The founding pastor of one of America’s most infamous ‘churches’ died on the evening of Wednesday, March,19, 2014. The late Fred Phelps of Westboro Baptist ‘Church’ left a legacy of hatred and bigotry that many (though not all) of his family now inherit. Their notoriety stems from their public vitriol—most famously directed at gay people, but also towards the American military, other churches, shops, and more. I bring up Phelps and his legacy because it raises a question for churches about issues of cultural engagement. How is the church to relate to people, communities, cities, even nations, with whom they disagree on significant or fundamental life issues? The answer for Phelps and his ilk was unadulterated hatred. But if 1 Peter is to be believed, there is a better way: ‘Bless, for to this you have been called’ (1 Pet 3:9).
The answer for Phelps and his ilk was unadulterated hatred. But there is a better way.
But how does Peter conceive of ‘blessing’? In its immediate context, Peter has stated just prior that the Anatolian believers are to ‘not repay evil for evil or reviling for reviling’. Rather, they are to ‘bless’ in accordance with the call that God has placed on their lives. Through the strategic use of the OT, Peter calls on the Anatolian churches to actively seek the blessing and prosperity of their unbelieving neighbours—even as they face opposition from them—in three ways: refusing to retaliate (3:9); pursuing peace (3:11); and being willing to defend the hope of one’s faith (3:15).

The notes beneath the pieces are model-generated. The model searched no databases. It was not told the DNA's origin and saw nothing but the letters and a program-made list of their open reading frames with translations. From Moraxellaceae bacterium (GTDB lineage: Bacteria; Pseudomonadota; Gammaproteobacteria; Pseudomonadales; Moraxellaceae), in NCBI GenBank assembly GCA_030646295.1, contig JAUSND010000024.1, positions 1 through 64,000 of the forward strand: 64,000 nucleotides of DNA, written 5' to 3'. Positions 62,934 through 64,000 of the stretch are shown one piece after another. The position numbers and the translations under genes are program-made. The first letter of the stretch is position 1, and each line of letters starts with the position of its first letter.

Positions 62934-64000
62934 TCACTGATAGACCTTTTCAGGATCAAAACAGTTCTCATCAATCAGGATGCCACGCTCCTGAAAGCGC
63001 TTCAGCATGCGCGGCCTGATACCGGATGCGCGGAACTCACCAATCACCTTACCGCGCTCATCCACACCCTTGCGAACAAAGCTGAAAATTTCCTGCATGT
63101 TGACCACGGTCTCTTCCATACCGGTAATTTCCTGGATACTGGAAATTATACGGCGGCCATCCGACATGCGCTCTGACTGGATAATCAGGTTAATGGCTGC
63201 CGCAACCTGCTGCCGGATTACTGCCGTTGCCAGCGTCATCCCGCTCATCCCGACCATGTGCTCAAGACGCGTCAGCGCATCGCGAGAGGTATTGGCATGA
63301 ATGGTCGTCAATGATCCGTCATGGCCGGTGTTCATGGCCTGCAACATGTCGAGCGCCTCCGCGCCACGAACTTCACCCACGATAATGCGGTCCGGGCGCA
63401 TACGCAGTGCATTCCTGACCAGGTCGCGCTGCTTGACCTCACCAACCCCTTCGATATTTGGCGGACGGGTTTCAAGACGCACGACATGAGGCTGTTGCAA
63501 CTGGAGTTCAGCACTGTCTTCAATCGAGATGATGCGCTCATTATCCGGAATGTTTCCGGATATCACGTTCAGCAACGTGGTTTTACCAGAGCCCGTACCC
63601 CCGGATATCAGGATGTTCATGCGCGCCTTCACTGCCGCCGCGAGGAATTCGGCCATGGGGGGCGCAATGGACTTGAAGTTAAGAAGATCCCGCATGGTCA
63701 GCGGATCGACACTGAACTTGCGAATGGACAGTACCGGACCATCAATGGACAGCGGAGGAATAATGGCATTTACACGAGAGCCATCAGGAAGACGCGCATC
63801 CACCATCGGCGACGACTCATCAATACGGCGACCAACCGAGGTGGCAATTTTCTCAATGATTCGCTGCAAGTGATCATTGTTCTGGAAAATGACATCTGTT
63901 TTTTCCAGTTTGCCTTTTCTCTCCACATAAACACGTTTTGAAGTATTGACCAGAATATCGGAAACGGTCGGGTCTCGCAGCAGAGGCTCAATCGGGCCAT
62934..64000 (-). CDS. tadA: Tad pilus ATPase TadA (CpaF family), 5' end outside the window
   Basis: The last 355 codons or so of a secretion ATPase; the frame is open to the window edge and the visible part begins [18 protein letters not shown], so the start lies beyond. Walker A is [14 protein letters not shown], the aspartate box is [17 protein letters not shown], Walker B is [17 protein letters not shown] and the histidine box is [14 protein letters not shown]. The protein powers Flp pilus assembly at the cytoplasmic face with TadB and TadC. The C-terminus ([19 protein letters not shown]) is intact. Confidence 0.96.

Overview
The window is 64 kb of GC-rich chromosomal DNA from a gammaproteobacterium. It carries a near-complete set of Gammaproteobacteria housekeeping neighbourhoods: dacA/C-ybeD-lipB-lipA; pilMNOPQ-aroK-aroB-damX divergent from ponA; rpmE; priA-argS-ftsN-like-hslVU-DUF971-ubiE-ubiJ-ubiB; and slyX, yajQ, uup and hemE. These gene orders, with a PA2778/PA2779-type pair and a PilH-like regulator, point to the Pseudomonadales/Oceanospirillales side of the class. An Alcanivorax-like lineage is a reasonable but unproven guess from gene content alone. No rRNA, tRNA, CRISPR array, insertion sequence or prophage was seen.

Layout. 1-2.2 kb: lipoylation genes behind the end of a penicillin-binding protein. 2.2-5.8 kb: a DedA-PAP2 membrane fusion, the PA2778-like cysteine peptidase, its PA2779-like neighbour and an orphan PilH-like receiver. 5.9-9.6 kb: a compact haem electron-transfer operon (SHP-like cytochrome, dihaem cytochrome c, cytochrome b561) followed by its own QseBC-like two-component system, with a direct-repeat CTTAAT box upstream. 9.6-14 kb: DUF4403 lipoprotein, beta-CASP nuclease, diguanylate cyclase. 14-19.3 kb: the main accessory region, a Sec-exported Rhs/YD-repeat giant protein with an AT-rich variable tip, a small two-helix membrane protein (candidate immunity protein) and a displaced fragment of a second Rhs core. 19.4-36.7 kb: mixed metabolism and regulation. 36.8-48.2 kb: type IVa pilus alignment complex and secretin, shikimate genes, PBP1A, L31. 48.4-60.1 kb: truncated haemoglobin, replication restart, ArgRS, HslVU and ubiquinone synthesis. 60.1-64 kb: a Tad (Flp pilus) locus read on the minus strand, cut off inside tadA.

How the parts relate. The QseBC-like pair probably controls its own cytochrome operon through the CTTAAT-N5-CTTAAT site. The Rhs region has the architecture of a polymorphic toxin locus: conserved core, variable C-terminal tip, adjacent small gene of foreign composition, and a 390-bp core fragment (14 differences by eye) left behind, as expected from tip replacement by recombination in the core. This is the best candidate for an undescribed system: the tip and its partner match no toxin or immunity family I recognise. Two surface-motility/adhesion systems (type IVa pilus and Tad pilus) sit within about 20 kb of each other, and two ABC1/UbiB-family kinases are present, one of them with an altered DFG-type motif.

Blessing as Non-Retaliation
The Anatolian church’s suffering likely included verbal and physical assault, legal action, potential domestic violence, economic oppression, social ostracism, and spiritual affliction. The temptation to revile in return for reviling would have been immense, and it is against this backdrop of what may be described as holistic oppression that Peter issues the surprising command to the churches to bless those who cause their suffering.
The language used echoes the earlier call to the gracious endurance of suffering (2:21). One of the central themes shared by 1 Peter 2:21–25 and 3:8–12 is the emphasis on the non-retaliatory behaviour of Jesus in the face of suffering that is likewise expected of those who follow him. In this sense, one might say that the first act of blessing is the (in)action of non-retaliation, i.e., a summons to actively absorb evil, thus preventing its perpetuation.
The first act of blessing is the (in)action of non-retaliation.